Kendra Wagner February 2, 2013 at 7:26 am

Bryan,

I could go on and on, as you know, since I teach all ages to write more clearly, concretely, and passionately. Grammar? Well, yes, i teach that too, but no one wants to learn it unless they are invested in their own writing. ADD-ers notably have grandiose and brilliant ideas, but the act of writing means pulling together so many tiny sub-skills, like keeping the reader in mind, sentence variety, sentence structure, synonym use, compound and complex sentences so you sound like you are older than 11, reworking a phrase or paragraph, sticking to a through line, remembering to include the 5 W’s, etc. that our brains go into multi task overload. Or not. Some ADD-ers say that writing in itself helps them focus. I am very impressed with whatever hurdles you overcame to become the writer you are.

Velma February 8, 2013 at 8:12 am

Hi! Thanks so much for your post! Thanks for the links! This morning, I was also thinking that one way to get better with my writing would be to write everyday. I hope to write a screenplay.

It’s easy to get distracted and subsequently, discouraged with the frequency at which ideas pop up in my ADD mind. One thing I do is keep a backburner folder of the ideas with Evernote. I use Evernote ‘cos I can access it from my phone, ipad, or my computer at work. By getting the ideas off my mind and saving them in one location I can access anytime from anywhere, my mind doesn’t worry about forgetting. I’m therefore able to focus on one thing.

Once again for the post and links.

Be Cox March 7, 2013 at 10:28 pm

I’d like to find out if ADHD children experience difficulty in taking certain topic tests in high school. My daughter, is 17, it’s funny we have noted in a couple of her classes when she has a male instructor she doesn’t do well on unit tests. She’s good at studying, primarily, using flash cards. I’ve quizzed her the night before and she knows the answers. She has already met with the certain instructors but it doesn’t seem to help. Any suggestions would help. {OBTW, she was dx at age 9 and has been on different medications but is not taking anything right now}. Thanks!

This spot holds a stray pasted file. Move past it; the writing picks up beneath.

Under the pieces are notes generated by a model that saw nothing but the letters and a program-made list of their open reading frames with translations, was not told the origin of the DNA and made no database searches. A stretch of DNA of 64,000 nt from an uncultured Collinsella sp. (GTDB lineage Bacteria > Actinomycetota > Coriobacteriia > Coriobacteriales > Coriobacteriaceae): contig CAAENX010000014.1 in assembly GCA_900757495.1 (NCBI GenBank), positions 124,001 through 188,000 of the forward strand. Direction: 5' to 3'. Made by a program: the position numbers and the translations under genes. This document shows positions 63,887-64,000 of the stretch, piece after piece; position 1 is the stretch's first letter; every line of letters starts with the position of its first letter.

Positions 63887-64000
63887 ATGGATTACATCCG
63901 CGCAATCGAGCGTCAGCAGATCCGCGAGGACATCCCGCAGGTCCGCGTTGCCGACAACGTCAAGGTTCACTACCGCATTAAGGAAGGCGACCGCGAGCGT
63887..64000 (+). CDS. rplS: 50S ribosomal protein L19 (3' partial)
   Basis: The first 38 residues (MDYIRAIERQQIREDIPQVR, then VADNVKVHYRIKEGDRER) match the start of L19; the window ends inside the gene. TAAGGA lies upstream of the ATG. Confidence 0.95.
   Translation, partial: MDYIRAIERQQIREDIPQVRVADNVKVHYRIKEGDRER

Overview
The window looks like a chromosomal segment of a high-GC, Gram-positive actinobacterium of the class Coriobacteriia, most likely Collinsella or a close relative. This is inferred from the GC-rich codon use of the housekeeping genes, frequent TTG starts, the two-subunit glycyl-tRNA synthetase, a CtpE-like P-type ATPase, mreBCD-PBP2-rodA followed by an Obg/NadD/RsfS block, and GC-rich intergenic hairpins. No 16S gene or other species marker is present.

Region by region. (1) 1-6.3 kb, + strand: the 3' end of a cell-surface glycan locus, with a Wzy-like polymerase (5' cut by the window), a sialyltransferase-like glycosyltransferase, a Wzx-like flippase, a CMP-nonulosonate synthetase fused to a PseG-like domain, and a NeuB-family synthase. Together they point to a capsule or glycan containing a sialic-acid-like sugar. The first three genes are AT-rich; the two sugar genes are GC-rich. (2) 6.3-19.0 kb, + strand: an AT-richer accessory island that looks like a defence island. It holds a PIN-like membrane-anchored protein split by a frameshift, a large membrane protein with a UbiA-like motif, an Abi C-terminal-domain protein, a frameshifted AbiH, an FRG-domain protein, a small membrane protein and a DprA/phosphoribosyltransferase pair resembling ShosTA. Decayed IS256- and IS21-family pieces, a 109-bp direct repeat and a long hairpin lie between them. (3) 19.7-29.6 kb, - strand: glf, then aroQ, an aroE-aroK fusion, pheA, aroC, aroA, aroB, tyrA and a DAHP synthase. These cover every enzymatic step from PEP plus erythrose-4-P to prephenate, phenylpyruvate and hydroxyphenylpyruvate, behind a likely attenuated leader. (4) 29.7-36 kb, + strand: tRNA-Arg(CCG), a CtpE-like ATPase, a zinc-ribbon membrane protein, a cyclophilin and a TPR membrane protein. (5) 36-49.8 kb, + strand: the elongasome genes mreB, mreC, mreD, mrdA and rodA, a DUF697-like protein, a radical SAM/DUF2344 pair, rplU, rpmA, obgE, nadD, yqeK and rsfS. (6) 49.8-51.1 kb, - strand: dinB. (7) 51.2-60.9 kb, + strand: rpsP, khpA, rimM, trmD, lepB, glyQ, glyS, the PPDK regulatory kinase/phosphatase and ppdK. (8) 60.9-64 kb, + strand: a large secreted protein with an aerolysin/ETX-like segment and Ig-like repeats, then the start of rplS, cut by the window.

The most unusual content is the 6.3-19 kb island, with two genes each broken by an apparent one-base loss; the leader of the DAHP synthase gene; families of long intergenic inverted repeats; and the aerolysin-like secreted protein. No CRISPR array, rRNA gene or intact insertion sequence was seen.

Craig March 17, 2013 at 8:29 pm

Bryan,

As usual, a great exhibit of research and writing on your part! Thank you such for your insightful information. Although I love to write and have been given a talent with words, I struggle to the point of anger and giving up, with the problem of my mind moving faster than I type. I’ll type a couple sentences or paragraph then reread it and find I have left out words. Even nouns and verbs. Sometimes I can reread it and still not notice the absence of critical words. Sometimes I think of a word and write something else and read it and believe I’ve read the right word when is’t the wrong word. ! I’ve struggle with this my entire life and just thought everybody had the same problem. Just not as bad. I was diagnosed ADHD last year and have come to believe this is just another symptom of my disorder which I must deal with (accept) and another reason why I had to work so much harder in school than my classmates. Have you heard of this symptom before? If so is there anything I can do to help myself? Thanks again for all you do, Craig